This book has such important implications for the future I plan to give a copy of it to my financial advisor.The book effectively uses representative and systematic data to argue we are in ecological overshoot and economic overshoot. Either one is alarming; together they sound a critical alarm; if only it can be heard!The author distinguishes between economies¿the exchange of goods and services¿and economics¿a money-based model of an economy. Fractional reserve banking, debt-based currencies, and displacing externalities allow the two to diverge significantly. As a result, our financial accounting systems are giving us false signals. We live in a world with ever-increasing levels of financial debt¿public and private. We are also depleting the earth¿s natural resources, including fresh water, fertile soil, forests, marine ecosystems, biodiversity, fossil fuels, minerals, and pollution sinks. Since debt represents a promise of future repayment of labor and resources the book argues it is inevitable that the aggregate promises to repay will eventually exceed the available resources for repayment. In fact, that may have already have happened.He argues convincingly that ¿we have created an economic machine that needs debt like a car needs gas,¿ and that ¿the existing market economy has no `stable¿ or `neutral¿ setting: there is only growth or contraction.¿ Economics relies on several premises which are clearly false:1)Growth can continue indefinitely,2)Externalities can be safely ignored,3)Natural resources represent income that increases as they are extracted rather than capital which depreciates as it is depleted, and4)Resources can be substituted for one another with infinite flexibility. He concludes ¿¿the world economic system is held together largely by the belief and faith that it will continue to grow. It¿s a confidence scheme, in the purest sense.¿Limits to ecological growth are well documented in the book: global marine seafood capture peaked in 1994, global oil production is probably past its peak, and we are approaching peak coal, peak water, and peaks for several key minerals. Unfortunately efficiency, substitution, innovation, and other technological magic are insufficient to close the gap between our present consumption and earth¿s limits.As these limits are recognized more broadly, competition to retain a large slice of a shrinking pie will intensify. This is likely to unfold as increased struggles between nations, competition among world currencies, old vs. young, rich vs. poor, consumption and opulence vs. conservation and flourishing, short term opportunists against long-term thinkers, and along other lines of conflict. Planning can reduce the chaos while denial, delay, and panic will aggravate the disputes.He concludes: ¿We have accumulated too many financial-monetary claims on real assets¿consisting of energy, food, labor, manufactured products, built infrastructures, and natural resources¿ to ever be repaid. This leads to his rather bleak default scenario¿his prediction of what will happen if leadership remains absent. It features various forms of debt-jubilees¿schemes to discharge debt¿with various big-time winners and losers.Compared to other literature on limits to growth, I find these scenarios grimmer. I hope this is only his hyperbole, but I fear it is his expertise and candidness. Our post-growth world needs to meet several criteria:1)The economy must be steady-state and not one that relies on growth,2)Renewable resources will be harvested at a rate slower than they are replenished,3)Non-renewable resources will be extracted at declining rates, supported by increased rates of recycling,4)Human population will stabilize at a level supported by these sustainable practices. To help us imagine life after growth the last chapters describe several communities experimenting with sustainable economies designed to increase well-being and happiness rather than GDP.The transition will be difficult, but the soone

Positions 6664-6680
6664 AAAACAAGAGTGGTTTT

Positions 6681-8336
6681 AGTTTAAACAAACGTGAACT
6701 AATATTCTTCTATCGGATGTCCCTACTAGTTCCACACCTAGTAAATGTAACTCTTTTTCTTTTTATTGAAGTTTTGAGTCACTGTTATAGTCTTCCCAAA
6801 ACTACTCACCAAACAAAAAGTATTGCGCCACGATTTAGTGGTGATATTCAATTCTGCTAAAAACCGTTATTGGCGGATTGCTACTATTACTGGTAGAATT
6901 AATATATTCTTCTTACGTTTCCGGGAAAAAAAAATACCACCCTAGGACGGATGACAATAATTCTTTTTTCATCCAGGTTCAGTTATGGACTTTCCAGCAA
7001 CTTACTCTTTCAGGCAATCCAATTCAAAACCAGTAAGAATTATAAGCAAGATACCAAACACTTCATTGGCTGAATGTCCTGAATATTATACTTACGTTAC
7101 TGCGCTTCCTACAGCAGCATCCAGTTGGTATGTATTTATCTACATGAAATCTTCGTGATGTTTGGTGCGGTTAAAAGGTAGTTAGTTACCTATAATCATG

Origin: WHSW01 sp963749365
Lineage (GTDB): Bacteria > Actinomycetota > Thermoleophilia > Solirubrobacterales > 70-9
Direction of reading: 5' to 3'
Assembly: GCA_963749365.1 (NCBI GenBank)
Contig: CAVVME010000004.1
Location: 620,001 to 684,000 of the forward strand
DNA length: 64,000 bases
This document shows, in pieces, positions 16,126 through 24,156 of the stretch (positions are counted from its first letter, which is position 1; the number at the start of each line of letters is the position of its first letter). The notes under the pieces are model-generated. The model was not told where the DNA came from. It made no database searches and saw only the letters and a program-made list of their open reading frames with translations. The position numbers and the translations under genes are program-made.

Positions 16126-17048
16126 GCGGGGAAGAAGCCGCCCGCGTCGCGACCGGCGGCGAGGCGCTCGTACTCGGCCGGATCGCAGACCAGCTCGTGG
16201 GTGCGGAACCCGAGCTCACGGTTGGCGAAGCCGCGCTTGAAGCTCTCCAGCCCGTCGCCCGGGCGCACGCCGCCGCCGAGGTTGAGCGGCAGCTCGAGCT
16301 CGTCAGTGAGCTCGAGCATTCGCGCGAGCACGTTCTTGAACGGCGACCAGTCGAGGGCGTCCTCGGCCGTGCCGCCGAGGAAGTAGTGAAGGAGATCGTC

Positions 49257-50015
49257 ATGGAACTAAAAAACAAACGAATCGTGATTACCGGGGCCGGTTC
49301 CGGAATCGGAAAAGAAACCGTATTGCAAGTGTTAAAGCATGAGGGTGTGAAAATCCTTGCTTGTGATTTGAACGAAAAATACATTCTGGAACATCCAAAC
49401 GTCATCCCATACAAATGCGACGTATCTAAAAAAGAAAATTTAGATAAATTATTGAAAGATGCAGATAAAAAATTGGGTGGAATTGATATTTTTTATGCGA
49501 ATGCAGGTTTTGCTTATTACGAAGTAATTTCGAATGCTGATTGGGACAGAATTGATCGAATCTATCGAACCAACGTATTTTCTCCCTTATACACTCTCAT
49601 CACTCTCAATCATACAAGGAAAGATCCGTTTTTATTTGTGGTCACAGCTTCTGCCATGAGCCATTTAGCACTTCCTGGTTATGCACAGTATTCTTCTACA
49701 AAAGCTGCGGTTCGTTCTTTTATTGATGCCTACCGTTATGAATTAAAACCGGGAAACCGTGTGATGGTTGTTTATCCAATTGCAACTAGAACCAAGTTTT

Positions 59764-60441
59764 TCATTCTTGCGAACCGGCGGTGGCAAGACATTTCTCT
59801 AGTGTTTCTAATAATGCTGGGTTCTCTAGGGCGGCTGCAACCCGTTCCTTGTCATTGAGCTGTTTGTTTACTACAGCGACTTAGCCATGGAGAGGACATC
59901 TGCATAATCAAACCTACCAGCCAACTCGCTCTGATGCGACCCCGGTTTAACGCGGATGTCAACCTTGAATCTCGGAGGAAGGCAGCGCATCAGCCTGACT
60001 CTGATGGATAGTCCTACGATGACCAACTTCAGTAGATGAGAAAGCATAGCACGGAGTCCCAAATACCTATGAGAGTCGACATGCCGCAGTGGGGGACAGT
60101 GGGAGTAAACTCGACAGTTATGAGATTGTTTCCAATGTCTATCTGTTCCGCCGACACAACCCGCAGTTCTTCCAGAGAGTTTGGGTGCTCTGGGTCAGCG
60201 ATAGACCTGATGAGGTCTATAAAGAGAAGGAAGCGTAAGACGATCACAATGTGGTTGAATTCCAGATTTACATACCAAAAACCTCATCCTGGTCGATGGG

johnclaydon on LibraryThing More than 1 year ago
This book has lots of good details but starts out with a misleading oversimplification. Yes, total usage of fossil fuels will start long term decline within a few decades. But total value of all capital goods in use will continue to grow exponentially far into the future. Even making do with less energy, we will produce higher value consumer goods that are smaller, more complex, and smarter, and make better use of properties of materials. Even after total population stops growing the total world economy will grow exponentially very far into the future, just as it has for the past five thousand years.Also, the world economy will evolve by becoming more complex and differentiated, doing more with a given amount of material and energy, and that evolution itself could be called growth.But yes, though I word it differently I very much agree with what he is talking about. I emphasize that we need to decentralize, create new organizations, and each of us create the new economy in our every day lives.